Tag Archives: American Academy of Pediatrics

Parent FYI Alert: What You Need to Know about Fortnite

Parents FYI Fortnite image of Game Play Child Hands on Controller

The usually ultra-cool marketing executive was over-the-top exasperated. “Every time we get together, the parents all talk about it. We don’t know what to do about Fortnite!” There’s much to learn about this wildly popular new pursuit and why it’s popping up at school, so let’s dig in.

What is Fortnite?

Fortnite: Battle Royale is a free-to-play, third-person-action online video game where players fight to the Continue reading

Virtual Autism: A New Threat to Toddlers

Dr. Anne-Lise Ducanda manipulates toy ball

Pediatricians are alarmed that little kids who spend hours and hours a day on phones, tablets, and around TVs can develop autistic-like symptoms. The good news: the symptoms often completely disappear when the children switch to playing with other kids and palpable toys, interacting more with caregivers, and avoiding all screens. Continue reading

The Rise of Tech Activism and How You Can Take Part

“Ban Russian Bots.” The words shone brightly projected across Twitter headquarters. Not long after, a listener of NPR’s 1a wrote: “Wish there was a national movement, like a Quit Facebook day. If they lost a million plus U.S. users in 1 day, it would give reformers inside the company the momentum they need.” Then came the medical community. At a research summit on how technology affects kids, a health policy expert issued a call to action: “Urge companies to first Do No Harm.”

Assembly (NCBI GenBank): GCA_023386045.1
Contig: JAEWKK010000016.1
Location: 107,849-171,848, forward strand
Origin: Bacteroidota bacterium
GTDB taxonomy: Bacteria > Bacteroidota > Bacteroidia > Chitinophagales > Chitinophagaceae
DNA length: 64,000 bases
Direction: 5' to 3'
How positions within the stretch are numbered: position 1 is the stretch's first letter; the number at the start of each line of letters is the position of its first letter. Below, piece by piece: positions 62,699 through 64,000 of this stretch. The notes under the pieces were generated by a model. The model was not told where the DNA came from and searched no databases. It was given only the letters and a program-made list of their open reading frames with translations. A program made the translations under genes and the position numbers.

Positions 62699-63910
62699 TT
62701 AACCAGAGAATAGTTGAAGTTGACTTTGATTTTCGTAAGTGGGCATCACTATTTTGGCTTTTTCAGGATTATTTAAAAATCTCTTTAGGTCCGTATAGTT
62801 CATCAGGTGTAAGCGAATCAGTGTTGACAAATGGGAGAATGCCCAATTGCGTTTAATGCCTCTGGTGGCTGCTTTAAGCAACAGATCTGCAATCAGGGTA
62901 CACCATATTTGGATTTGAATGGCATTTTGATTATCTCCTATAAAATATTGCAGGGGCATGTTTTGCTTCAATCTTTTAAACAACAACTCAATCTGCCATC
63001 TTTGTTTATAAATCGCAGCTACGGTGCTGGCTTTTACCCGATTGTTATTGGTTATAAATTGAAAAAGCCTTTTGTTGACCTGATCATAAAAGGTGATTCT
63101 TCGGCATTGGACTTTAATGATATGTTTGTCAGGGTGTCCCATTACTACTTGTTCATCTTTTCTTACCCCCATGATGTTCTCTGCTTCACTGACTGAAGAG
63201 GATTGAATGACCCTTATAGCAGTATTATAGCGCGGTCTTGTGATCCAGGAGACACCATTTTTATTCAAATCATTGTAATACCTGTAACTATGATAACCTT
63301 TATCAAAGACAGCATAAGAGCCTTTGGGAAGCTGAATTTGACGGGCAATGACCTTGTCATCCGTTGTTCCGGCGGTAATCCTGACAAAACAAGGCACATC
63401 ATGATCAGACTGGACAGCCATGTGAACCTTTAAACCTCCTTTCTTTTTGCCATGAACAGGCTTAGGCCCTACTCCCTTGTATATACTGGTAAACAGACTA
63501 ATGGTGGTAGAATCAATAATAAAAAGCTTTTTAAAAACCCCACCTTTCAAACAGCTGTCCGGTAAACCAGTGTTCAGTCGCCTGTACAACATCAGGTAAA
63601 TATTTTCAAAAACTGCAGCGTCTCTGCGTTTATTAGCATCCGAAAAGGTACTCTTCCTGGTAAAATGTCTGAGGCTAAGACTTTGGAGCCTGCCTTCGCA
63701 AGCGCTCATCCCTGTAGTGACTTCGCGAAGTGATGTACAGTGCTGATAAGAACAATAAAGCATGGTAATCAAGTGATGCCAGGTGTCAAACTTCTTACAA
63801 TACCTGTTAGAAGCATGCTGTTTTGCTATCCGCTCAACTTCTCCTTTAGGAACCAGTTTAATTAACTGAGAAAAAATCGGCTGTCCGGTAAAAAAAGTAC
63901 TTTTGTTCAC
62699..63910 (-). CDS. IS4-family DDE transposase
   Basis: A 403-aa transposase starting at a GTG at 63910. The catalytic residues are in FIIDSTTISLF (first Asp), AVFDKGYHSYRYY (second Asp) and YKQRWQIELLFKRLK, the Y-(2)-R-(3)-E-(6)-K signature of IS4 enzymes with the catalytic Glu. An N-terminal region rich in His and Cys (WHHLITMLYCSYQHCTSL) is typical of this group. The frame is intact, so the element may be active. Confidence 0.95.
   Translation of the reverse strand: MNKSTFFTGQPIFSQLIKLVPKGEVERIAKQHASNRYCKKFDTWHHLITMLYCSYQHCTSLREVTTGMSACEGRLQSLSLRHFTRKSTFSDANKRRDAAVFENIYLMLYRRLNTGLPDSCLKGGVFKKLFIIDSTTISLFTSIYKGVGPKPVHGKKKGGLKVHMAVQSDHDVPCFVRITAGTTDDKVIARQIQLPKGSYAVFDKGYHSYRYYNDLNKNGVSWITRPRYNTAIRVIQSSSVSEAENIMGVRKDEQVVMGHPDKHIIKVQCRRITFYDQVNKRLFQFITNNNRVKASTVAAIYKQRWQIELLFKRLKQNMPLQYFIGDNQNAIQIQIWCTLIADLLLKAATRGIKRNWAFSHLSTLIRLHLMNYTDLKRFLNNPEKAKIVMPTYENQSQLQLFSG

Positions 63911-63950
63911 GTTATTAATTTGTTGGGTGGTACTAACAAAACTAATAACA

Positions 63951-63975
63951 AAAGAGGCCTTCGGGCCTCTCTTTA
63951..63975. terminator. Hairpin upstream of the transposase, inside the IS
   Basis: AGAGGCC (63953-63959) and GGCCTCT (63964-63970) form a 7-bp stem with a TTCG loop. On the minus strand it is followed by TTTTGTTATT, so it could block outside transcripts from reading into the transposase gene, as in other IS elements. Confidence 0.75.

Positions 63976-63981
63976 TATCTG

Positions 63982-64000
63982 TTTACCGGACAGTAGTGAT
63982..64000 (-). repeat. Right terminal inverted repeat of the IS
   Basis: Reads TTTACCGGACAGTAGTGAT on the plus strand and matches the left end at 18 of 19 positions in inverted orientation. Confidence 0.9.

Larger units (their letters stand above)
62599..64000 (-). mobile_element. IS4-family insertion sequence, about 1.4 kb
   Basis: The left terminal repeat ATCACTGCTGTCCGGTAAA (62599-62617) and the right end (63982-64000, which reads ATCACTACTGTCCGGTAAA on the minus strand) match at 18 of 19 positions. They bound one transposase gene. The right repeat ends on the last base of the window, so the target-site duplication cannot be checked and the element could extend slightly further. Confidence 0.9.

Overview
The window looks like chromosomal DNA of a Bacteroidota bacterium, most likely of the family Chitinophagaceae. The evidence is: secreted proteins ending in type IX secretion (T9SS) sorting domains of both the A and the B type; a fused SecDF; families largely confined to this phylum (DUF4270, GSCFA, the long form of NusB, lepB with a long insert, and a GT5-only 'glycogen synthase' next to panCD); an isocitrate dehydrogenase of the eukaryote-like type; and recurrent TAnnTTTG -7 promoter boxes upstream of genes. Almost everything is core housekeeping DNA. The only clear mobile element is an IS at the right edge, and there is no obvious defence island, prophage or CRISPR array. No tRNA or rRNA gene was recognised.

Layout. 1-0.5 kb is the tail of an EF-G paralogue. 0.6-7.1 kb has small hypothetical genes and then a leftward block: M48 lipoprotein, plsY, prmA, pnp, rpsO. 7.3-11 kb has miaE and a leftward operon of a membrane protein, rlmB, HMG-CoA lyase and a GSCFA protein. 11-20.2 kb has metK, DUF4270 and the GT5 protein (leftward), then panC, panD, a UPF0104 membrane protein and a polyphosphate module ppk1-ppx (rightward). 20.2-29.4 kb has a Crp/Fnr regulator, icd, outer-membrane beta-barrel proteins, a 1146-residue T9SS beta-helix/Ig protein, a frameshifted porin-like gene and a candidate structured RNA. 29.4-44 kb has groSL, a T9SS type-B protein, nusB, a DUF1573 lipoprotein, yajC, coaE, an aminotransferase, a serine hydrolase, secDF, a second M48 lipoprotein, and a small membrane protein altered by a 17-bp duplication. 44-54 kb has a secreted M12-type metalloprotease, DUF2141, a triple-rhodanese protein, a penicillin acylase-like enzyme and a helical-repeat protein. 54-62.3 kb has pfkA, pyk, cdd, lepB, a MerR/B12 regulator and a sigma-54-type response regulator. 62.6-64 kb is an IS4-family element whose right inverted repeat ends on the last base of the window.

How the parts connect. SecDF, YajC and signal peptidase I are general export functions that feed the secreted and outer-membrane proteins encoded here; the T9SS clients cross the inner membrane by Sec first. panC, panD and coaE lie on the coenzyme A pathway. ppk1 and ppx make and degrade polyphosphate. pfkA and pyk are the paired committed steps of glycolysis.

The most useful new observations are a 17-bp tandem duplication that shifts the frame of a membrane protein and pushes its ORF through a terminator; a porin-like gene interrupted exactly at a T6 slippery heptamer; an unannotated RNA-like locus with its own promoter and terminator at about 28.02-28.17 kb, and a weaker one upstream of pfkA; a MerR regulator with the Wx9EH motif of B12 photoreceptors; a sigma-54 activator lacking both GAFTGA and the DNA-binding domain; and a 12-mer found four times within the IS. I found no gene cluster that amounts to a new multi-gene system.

It’s happening. People are finally realizing technology doesn’t always operate in our best interests and they’re doing something about it.

“Facebook builds in operant conditioning and wants you to Continue reading

When Disaster Strikes Others, Feel the Pinch of Generosity

If you were lucky enough not to be blown away by disasters like Harvey or Irma, you might feel powerless in the face of all the suffering and destruction. But you can flip that attitude into action by brandishing your human-only superpower of generosity.

Consider the Houston Independent School district. Harvey’s rain was still pounding when district officials decided every one of their 215,000 students could eat breakfast and lunch for free the entire school year. They knew returning to normalcy would take time and, if students were to continue to grow and learn, they needed regular nutritious meals.

In Texas, the display of durability was stunning on the part of Continue reading